Businesses urged to employ ex-offenders to break 'cycle of crime'

Businesses have been urged by the region's police commissioner to take on ex-offenders in a bid to break the "cycle of crime".

Police and Crime Commissioner for the West Midlands Simon Foster
Police and Crime Commissioner for the West Midlands Simon Foster

Simon Foster, the West Midlands Police and Crime Commissioner (PCC), is meeting with firms across the region to convince them to give people a second chance after prison.

Mr Foster is hosting the Business Crime Summit in order to help ex-offenders make a "positive contribution" to society in the area.

He said: "It’s important that people who have served their time are given a second chance. If we are to break the cycle of crime, and ensure people have the opportunity to make a positive contribution to society and start paying taxes, then we need to enable them to find a job and help them to be net contributors to society.

"I’m delighted so many firms have agreed to take part in the summit. My intention is to convince as many of them as possible that people with a criminal record can make great employees and need a second chance."

The PCC said people with a criminal record are known to struggle to get a job as many employers won't take them on – something he wants to change, ensuring ex-offenders get a second chance and pay their way and fill important job vacancies.

One of the companies presenting at the summit is Locksmiths Timpson, which is one of the largest employers of ex-offenders in the UK with around 12 per cent of its staff having a criminal record.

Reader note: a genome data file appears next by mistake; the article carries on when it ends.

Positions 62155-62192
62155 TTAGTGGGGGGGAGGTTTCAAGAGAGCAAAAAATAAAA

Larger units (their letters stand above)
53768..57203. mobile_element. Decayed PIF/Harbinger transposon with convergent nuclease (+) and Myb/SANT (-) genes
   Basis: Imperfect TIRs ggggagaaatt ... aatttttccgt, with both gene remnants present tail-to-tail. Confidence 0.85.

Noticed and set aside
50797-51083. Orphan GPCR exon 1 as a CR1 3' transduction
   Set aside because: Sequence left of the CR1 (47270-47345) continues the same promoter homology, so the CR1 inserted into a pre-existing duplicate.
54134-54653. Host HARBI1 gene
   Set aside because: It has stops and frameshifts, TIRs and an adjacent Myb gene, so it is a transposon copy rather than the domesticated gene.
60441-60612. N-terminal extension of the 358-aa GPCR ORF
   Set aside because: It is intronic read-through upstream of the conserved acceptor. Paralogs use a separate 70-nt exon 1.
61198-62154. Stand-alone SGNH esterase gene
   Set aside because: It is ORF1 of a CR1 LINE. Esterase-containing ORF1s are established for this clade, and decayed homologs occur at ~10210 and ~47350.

Darren Burns, the National Recruitment Ambassador at Timpson, will be at the business summit setting out how his firm has placed ex-offenders at the heart of the business.

He said: "As a business Timpson believes that everyone deserves a second chance. That’s why we’ve given 1000s of people the opportunity to put their past behind them and focus instead on what they can achieve in the future.

"Employment can help reduce re-offending, but it’s also good for business, as our staff are often more loyal and even more honest than those who join us from more usual recruitment streams."

The companies attending the summit will all be asked to help design and sign up to the PCC’s Second Chances Charter – an agreement with businesses to employ ex-offenders.

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